Wie Konsum uns unglücklich macht

How consumption makes us unhappy

The pursuit of happiness through consumption

By buying products, we reward ourselves: we fulfill our wants and needs by spending our hard-earned money to treat ourselves.

A new product can give us a feeling of happiness.

It is believed that our happiness and contentment depend on the acquisition of material things.

The vicious circle of our consumer behavior

The disadvantage is that this satisfaction is often short-lived.

This is especially true when we buy something unnecessary or something that does not meet our expectations.

Even with worthwhile purchases, we adapt quickly and the initial satisfaction fades over time.

In both cases, our brain looks for a solution by looking for new purchases to experience another dopamine rush.

This behavior does not lead to happiness or freedom, but limits us because it forces us to constantly acquire new things.

But why does additional consumption bring so little (additional) happiness?

The paradox of expectations and happiness

If we have (very) high expectations about buying something, this usually leads to disappointment. We often imagine how excited we will be when we buy a new car or a house, but then we realize that our happiness is not as great as we expected.

This is the difference between “expected happiness” and “experienced happiness.”

What's more, because our consumer culture encourages us to compare ourselves to others and define our worth based on our possessions, our desires continue to increase along with our possessions.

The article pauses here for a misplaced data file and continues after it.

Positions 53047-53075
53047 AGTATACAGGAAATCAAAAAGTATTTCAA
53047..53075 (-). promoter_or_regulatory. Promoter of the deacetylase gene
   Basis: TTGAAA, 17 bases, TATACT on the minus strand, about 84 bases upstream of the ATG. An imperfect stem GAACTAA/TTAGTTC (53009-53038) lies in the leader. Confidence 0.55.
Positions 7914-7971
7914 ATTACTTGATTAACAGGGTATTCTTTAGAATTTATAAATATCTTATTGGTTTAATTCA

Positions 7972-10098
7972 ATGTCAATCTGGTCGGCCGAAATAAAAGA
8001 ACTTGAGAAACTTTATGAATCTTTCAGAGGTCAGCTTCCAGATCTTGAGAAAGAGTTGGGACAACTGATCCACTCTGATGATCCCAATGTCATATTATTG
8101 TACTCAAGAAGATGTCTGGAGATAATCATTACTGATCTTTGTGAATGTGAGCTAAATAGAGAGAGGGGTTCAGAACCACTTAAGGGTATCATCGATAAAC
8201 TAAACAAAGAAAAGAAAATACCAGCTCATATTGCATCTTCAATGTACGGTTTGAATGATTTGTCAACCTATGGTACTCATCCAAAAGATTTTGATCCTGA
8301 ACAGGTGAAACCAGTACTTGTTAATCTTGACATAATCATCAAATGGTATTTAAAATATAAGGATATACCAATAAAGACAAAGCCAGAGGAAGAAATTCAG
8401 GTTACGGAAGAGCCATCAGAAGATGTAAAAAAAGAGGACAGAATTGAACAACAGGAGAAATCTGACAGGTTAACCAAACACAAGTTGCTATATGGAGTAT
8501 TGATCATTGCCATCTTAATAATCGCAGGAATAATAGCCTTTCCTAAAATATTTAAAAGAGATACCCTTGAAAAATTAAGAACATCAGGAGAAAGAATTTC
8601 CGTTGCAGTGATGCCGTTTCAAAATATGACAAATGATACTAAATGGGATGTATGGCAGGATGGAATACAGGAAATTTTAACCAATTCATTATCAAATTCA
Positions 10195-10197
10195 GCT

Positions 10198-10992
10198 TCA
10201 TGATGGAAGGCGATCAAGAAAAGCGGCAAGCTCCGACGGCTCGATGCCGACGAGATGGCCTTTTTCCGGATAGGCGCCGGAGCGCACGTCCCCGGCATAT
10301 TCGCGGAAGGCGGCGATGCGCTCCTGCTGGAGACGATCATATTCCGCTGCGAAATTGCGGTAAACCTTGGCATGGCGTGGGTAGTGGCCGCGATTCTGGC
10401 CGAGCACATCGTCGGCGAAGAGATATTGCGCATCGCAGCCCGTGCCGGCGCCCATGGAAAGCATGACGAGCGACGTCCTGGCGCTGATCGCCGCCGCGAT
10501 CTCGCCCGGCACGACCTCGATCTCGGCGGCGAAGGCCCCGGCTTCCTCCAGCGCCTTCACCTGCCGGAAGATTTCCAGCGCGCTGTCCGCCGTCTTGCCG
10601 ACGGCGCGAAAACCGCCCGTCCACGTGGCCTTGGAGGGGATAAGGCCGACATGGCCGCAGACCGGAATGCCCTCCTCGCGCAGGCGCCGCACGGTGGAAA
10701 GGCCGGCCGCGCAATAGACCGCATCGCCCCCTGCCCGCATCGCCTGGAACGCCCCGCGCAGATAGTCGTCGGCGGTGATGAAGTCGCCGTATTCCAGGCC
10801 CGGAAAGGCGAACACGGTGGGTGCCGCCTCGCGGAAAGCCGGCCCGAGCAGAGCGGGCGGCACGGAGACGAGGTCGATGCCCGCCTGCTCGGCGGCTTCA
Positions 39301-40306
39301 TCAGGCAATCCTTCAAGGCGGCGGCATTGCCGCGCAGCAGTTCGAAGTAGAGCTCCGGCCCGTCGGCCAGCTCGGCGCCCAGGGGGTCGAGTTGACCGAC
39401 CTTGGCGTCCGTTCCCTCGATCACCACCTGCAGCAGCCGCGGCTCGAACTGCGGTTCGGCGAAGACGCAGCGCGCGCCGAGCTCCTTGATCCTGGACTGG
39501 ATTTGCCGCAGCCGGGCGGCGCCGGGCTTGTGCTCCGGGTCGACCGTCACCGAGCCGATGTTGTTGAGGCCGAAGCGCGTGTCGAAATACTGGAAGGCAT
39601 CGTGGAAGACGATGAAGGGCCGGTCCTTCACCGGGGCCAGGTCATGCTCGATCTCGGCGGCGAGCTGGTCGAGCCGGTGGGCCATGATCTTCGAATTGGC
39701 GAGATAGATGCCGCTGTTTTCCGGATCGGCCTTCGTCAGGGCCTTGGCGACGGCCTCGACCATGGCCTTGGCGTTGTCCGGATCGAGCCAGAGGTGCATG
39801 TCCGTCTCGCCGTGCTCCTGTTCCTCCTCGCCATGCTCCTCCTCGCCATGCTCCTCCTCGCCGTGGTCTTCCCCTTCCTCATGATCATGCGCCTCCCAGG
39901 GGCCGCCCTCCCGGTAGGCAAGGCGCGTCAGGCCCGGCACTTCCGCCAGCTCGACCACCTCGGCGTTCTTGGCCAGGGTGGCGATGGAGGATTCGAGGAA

This leads to feelings of inadequacy and envy.

Revealing the path to true happiness

Excessive consumption does not lead to long-term happiness or satisfaction.

In fact, it does the opposite.

If you feel the urge to buy something just for the sake of it, stop and look for alternatives that will truly make you happy.

True happiness is found in stable relationships, self-determination, freedom and responsible actions.

Stress and status

A study has shown that people who strive for prestige and fame have more physical symptoms of stress, such as headaches and stomach problems, than less status-oriented people.

In addition, a materialistic mindset is associated with less positive feelings in everyday life. Buying expensive items leads to constant worry about maintaining them, which increases stress levels.

Furthermore, what was once considered a luxury is eventually perceived as a necessity.

Finding a balance for lasting happiness

Possession and consumption do not bring lasting happiness, but rather hinder our fulfillment and satisfaction.

We don't have to completely forego material goods, because a certain amount of resources gives us a feeling of security.

However, it is important to find a balance between intangible and material goals.

Before you buy something new, you should ask yourself whether an expensive jacket or the latest cell phone are really necessary for your well-being.

Satisfaction or illusion?

How have you felt in the past after fulfilling an expensive, materialistic wish?

Did you really feel better afterward?

Why was this product so important to you?

If we want to be happier in the long term - and do our planet a favor - we should start reflecting more critically on our consumer behavior.

Every now and then ask yourself what is behind the desire for a particular product and consider whether this goal can be achieved in a different way.

It is not uncommon for the desire to own a particular product to be based on a much deeper need that we cannot satisfy by purchasing it.

Our "easiest" solution to this is to rush into the next purchase - a vicious circle.